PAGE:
- Correct and accurate knowledge on various aspects of RFID
- Simple and easy-to-understand presentation of knowledge on RFID with examples from daily life
- Opportunity to discuss and learn more about RFID from our experts
I believe to provide correct and accurate knowledge, it is important to start from the basics. With RFID and Barcode being used extensively in conversations (many a times, interchangeably), we believe we should make an attempt to educate our users on the difference between Barcode and RFID. We will do so in an easy-to-understand manner as promised.
What is a barcode?
Imagine standing in a queue at a supermarket. You may have bought a lot of things. You reach the teller after standing in the queue for quite a while. The teller holds the bar code scanner in his hand and swiftly fetches the pricing data for each item. The price of each item is captured in the computer in front of him and he gives you a final bill within minutes.
If one of the items cannot be scanned, you may have to go back into the supermarket and fetch another unit of the same thing.
What was being used here and how was the data read? Every item that you put into your cart has an attached barcode. A barcode is a series of black lines with data stored in them. The scanner that the teller places on the barcode reads this data and converts it into a numerical equivalent which you see on the tellers screen.
Now, consider a warehouse which has 400 boxes of goods. Is it possible to tag each item with a barcode? Then, when the data has to be read, scan each box with a barcode and collect the data. It is possible for sure but the question to be asked is – Is it efficient?
Wouldn’t it be easier if there was a mechanism which could transmit data stored on or in each of these boxes and a reader could collect the data much faster?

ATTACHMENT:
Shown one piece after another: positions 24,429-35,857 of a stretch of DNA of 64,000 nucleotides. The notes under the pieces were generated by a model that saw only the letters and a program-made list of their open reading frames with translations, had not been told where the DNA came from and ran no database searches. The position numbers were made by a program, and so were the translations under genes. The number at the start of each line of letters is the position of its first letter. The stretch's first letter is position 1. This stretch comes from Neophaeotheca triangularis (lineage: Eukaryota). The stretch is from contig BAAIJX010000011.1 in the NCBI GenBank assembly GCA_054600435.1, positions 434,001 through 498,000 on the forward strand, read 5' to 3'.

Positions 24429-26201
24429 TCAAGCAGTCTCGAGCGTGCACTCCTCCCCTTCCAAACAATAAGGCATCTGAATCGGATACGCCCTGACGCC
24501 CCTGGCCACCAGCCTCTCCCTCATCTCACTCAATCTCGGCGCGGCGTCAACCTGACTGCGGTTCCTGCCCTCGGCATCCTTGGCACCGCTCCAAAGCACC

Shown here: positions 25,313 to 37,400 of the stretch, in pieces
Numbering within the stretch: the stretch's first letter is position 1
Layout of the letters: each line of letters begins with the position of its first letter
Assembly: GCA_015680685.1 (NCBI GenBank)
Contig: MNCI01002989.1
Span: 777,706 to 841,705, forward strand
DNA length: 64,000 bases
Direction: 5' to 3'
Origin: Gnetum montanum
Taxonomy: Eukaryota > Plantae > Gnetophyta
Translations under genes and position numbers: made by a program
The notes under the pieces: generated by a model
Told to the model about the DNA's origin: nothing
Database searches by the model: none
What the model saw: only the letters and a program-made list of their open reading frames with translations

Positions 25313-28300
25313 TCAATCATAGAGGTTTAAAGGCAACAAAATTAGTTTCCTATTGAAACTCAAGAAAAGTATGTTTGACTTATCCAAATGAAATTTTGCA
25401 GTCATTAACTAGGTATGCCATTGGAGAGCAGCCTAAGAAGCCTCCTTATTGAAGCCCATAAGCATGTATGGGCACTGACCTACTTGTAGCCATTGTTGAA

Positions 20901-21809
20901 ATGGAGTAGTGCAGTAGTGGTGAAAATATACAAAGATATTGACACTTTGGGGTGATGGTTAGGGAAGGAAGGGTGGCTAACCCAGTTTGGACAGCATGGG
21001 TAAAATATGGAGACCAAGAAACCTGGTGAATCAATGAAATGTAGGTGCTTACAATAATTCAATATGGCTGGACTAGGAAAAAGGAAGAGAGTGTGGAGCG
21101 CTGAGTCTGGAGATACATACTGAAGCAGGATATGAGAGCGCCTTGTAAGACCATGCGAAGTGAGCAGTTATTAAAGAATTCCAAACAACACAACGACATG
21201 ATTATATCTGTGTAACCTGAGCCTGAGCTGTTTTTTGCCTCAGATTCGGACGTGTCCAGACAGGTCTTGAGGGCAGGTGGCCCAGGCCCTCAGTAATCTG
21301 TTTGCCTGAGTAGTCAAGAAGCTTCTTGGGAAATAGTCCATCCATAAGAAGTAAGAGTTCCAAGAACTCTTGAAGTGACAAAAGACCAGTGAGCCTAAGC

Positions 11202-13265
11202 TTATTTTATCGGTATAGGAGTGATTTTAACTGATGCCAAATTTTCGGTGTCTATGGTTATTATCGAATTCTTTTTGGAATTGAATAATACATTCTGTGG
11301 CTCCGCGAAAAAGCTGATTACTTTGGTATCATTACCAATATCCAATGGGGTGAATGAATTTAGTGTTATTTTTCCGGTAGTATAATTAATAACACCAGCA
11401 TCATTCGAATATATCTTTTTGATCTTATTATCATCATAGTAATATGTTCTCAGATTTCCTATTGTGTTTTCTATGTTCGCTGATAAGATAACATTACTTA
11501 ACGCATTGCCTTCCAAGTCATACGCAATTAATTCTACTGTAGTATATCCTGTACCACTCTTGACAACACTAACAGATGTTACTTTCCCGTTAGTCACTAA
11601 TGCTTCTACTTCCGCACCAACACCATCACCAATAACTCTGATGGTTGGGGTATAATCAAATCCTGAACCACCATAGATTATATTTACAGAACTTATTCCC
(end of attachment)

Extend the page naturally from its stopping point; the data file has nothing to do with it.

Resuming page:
That is exactly where RFID comes in.
Tell me a bit more – How does RFID work?
RFID (Radio Frequency Identification) uses radio waves to retrieve the data stored in a tiny circuitry on each object. The circuit is neatly stored with protection (often in the goods/ tagged item). Radio waves can pass through solid objects, meaning no line of sight is necessary in getting the data. Since line of sight is not required (you do not need to hold the scanner right on top of the RFID tag on the object to scan data), the process is automated and can read anywhere between 40 to 100 tags in a second.
Imagine the power of this technology by thinking that you bought about 50 items in a supermarket and it was placed on the counter. Your happiness would multiply if the items were scanned in 2 seconds and the bill was ready for you. Won’t it?
Over and above the obvious efficiency advantage, there is a lot more that distinguishes RFID from barcodes. A gist is as below:
Advantages of RFID over Barcode
- No Line-of-sight required to read Data
- Simultaneous and multiple Tag reads – 10’s to 1000’s within seconds
- Works in harsh environments(compared to bar-code / optical technologies
- Can be read through clothing and non-metal items thus negating need to open boxes for counting
The advantages of RFID in a scenario like a warehouse are best illustrated as follows: